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  1. Free, publicly-accessible full text available September 1, 2022
  2. ABSTRACT In 2019 November, MAXI detected an X-ray outburst from the known Be X-ray binary system RX J0209.6−7427 located in the outer wing of the Small Magellanic Cloud. We followed the outburst of the system with NICER, which led to the discovery of X-ray pulsations with a period of 9.3 s. We analysed simultaneous X-ray data obtained with NuSTAR and NICER, allowing us to characterize the spectrum and provide an accurate estimate of its bolometric luminosity. During the outburst, the maximum broad-band X-ray luminosity of the system reached (1–2) × 1039 erg s−1, thus exceeding by about one order of magnitude the Eddington limitmore »for a typical 1.4 M⊙ mass neutron star (NS). Monitoring observations with Fermi/GBM and NICER allowed us to study the spin evolution of the NS and compare it with standard accretion torque models. We found that the NS magnetic field should be of the order of 3 × 1012 G. We conclude that RX J0209.6−7427 exhibited one of the brightest outbursts observed from a Be X-ray binary pulsar in the Magellanic Clouds, reaching similar luminosity level to the 2016 outburst of SMC X-3. Despite the super-Eddington luminosity of RX J0209.6−7427, the NS appears to have only a moderate magnetic field strength.« less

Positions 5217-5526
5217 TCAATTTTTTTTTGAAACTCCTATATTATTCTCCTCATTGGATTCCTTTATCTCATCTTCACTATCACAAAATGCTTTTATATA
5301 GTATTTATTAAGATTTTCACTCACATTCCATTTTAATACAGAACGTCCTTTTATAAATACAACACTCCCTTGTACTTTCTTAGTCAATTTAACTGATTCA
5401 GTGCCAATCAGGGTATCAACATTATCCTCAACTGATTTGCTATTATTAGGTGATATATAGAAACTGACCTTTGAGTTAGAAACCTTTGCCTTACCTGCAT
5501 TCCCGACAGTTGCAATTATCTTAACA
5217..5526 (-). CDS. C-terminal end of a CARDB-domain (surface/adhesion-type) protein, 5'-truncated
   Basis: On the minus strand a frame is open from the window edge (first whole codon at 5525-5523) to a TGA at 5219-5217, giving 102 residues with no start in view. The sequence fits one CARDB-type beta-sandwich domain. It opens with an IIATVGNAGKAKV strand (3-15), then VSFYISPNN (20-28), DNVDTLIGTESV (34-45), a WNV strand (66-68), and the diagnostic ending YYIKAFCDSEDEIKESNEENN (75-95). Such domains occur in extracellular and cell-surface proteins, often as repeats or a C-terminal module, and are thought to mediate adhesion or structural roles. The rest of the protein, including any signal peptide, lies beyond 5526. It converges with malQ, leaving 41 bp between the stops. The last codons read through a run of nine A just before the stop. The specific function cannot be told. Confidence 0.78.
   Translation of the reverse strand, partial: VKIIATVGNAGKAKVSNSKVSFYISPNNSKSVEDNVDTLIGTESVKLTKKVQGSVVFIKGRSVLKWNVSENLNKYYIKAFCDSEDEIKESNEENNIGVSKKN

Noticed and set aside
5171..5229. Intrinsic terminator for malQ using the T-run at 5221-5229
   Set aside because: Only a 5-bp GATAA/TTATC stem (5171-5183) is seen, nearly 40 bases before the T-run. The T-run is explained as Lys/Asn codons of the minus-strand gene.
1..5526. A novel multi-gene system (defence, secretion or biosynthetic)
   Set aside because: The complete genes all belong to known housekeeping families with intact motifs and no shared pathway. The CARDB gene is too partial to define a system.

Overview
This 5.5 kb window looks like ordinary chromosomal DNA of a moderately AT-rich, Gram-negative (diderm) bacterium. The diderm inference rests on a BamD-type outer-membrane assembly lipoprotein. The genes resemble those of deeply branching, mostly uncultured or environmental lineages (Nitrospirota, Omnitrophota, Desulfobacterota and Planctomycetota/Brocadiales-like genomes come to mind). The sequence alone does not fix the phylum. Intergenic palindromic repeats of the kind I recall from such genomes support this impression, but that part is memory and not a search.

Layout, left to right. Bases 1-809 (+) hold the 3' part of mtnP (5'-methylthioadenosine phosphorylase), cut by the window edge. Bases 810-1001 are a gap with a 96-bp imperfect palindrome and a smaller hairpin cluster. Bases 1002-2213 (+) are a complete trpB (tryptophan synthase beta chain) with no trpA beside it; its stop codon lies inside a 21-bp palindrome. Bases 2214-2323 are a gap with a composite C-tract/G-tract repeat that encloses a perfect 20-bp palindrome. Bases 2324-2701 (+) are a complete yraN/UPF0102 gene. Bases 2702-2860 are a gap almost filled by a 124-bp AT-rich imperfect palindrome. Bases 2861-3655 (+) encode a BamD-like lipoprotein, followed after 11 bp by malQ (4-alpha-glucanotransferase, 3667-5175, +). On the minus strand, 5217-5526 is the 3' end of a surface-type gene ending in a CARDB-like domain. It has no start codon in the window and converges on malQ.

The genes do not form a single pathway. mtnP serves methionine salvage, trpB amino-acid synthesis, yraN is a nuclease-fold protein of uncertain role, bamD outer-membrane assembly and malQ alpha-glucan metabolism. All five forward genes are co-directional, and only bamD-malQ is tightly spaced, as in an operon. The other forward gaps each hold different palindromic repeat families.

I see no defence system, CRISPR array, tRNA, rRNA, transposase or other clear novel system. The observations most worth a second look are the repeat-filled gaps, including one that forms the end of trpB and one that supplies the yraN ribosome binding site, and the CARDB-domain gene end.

3. Abstract We present a search for continuous gravitational-wave emission due to r-modes in the pulsar PSR J0537–6910 using data from the LIGO–Virgo Collaboration observing run O3. PSR J0537–6910 is a young energetic X-ray pulsar and is the most frequent glitcher known. The inter-glitch braking index of the pulsar suggests that gravitational-wave emission due to r-mode oscillations may play an important role in the spin evolution of this pulsar. Theoretical models confirm this possibility and predict emission at a level that can be probed by ground-based detectors. In order to explore this scenario, we search for r-mode emission in the epochsmore »between glitches by using a contemporaneous timing ephemeris obtained from NICER data. We do not detect any signals in the theoretically expected band of 86–97 Hz, and report upper limits on the amplitude of the gravitational waves. Our results improve on previous amplitude upper limits from r-modes in J0537-6910 by a factor of up to 3 and place stringent constraints on theoretical models for r-mode-driven spin-down in PSR J0537–6910, especially for higher frequencies at which our results reach below the spin-down limit defined by energy conservation.« less
    Free, publicly-accessible full text available November 1, 2022
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